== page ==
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Akinwumi Puts AfDB Infrastructure Investment At $40bn


Ebuka Daniel

The African Development Bank President Dr Akinwumi Adesina has said that a concerted effort to change the narrative on Africa in the United States is necessary to attract increased investments into the continent.

He said the need for advocacy in the United States made having an African Development Bank office in Washington a matter of importance, and that he would be pursuing approval with the Board of the African Development Bank Group.

Meeting with African ambassadors at the chancery of the Embassy of the Republic of Congo in Washington on Friday, Adesina said: “We are a responsive and solutions bank at the heart of Africa’s development, and at the core of our work as a multilateral development bank, there is a very clear strategy to fast-track Africa’s development.”

In a comprehensive tour d’horizon of the Bank’s priority agenda, Adesina began by thanking the ambassadors for their strong support for his re-election to a second consecutive five-year term last year under the leadership of their Dean, Ambassador Serge Mombouli of the Republic of Congo.

Speaking on the Bank’s core objectives, he drew the ambassadors’ attention to the UNDP’s assessment, which showed that if Africa achieved the Bank’s High 5 priorities, it would have achieved 90 per cent of both the African Union’s Agenda 2063 and the UN Sustainable Development Goals.

The African Development Bank chief told the ambassadors that the results already spoke for themselves.

In the past five years, he explained, the Bank, through its High 5s, had positively impacted the lives of 335 million people.

He said that 21 million people had gained access to electricity, 76 million people to agricultural technologies to ensure their food security, and 12 million people had gained access to finance through the investee companies the Bank itself had invested in.

He also revealed that 69 million people had benefitted from improved transport infrastructure, while 50 million people had benefitted from improved water and sanitation.

“This is the kind of scale on which we work,” Dr Adesina said, explaining that the desired level of development will not come about by small projects but by those of scale.

The Bank chief said the Covid-19 pandemic had made the challenge of development tougher, with 5 million Africans infected by the virus and more than 200,000 lives lost.

The Bank, he explained, had moved quickly, launching a $10bn crisis response facility to provide fiscal support to countries, and going to the international capital markets to launch a $3bn Covid-19 social bond – the largest social bond denominated in US dollars ever done in the world.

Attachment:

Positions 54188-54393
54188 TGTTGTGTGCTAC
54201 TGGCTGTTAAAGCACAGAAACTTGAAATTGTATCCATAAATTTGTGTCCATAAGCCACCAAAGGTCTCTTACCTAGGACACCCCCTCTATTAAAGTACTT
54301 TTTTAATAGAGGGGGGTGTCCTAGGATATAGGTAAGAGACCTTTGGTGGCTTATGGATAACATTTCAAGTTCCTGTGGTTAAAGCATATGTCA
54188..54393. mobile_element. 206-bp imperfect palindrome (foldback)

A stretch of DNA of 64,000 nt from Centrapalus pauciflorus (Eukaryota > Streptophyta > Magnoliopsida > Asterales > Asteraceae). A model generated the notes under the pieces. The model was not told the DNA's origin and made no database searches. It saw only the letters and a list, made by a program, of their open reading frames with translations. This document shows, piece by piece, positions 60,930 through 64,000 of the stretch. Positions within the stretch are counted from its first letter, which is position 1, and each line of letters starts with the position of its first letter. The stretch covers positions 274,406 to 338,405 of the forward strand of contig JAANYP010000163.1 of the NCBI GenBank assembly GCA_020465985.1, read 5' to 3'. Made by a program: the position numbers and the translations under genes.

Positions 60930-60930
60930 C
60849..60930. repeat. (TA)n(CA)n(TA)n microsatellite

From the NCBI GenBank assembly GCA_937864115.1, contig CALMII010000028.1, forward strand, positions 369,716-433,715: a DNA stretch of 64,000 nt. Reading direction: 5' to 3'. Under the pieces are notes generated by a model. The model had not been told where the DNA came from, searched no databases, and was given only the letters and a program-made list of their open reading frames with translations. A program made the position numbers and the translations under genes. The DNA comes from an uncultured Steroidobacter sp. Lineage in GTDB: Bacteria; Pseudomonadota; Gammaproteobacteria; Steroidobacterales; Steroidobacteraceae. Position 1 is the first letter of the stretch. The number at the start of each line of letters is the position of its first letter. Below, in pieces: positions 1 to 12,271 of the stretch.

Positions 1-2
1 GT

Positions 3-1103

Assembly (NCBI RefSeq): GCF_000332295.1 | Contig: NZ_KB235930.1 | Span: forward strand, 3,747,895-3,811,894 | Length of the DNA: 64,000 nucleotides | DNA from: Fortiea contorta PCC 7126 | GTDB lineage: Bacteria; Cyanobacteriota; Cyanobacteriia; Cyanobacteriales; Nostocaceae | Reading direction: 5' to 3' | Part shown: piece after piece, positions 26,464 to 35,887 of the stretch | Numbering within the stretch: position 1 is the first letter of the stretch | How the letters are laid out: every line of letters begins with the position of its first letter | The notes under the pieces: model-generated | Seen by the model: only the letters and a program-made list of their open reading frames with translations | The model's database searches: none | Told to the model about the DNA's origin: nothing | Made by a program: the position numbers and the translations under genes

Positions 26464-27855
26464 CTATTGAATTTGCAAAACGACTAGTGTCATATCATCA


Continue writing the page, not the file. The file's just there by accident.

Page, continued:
Adesina decried the vaccine nationalism by developed countries, adding that Africa had only fully vaccinated 24 million people, a mere 2% of its population.

“In Africa we have 4.4 per cent of the population receiving one dose, and 1.8 per cent of the population receiving the second dose.

“Compare this to 70 per cent in Europe and 56 per cent right here in the United States, respectively.

“So, while developed countries are moving to booster shots, Africa is still struggling to just get basic shots,” he added.

On trade, Adesina said the African Continental Free Trade Area (AfCFTA) represented a huge opportunity to transform Africa with a combined GDP of $3.3trn, the largest free trade zone in the world.

He said the size of consumer and business expenditures in Africa would rise to $6.7trn by 2030.

“Africa is no longer a continent that can be ignored,” he said. “And if you are not investing in Africa, the question I would ask is: where in the world are you investing?”

On infrastructure, the ambassadors were presented with several examples of Bank-financed infrastructure projects that were impacting development across the continent.

The Bank has invested over $40bn in infrastructure, working closely with the African Union’s New Partnership for Africa’s Development.

“The African Development Bank is the largest financier of infrastructure in Africa – far above the World Bank and far above any institution that you can find,” Adesina told his audience.

On investment opportunities, he said Africa’s massive infrastructure needs presented viable economic investment opportunities for institutional investors in Africa and those from the United States.

He said, “This is the time to change the investment narrative on Africa in the United States.

“The African Development Bank is developing strategic alliances and partnerships, taking advantage of the new outlook of new US administration.”

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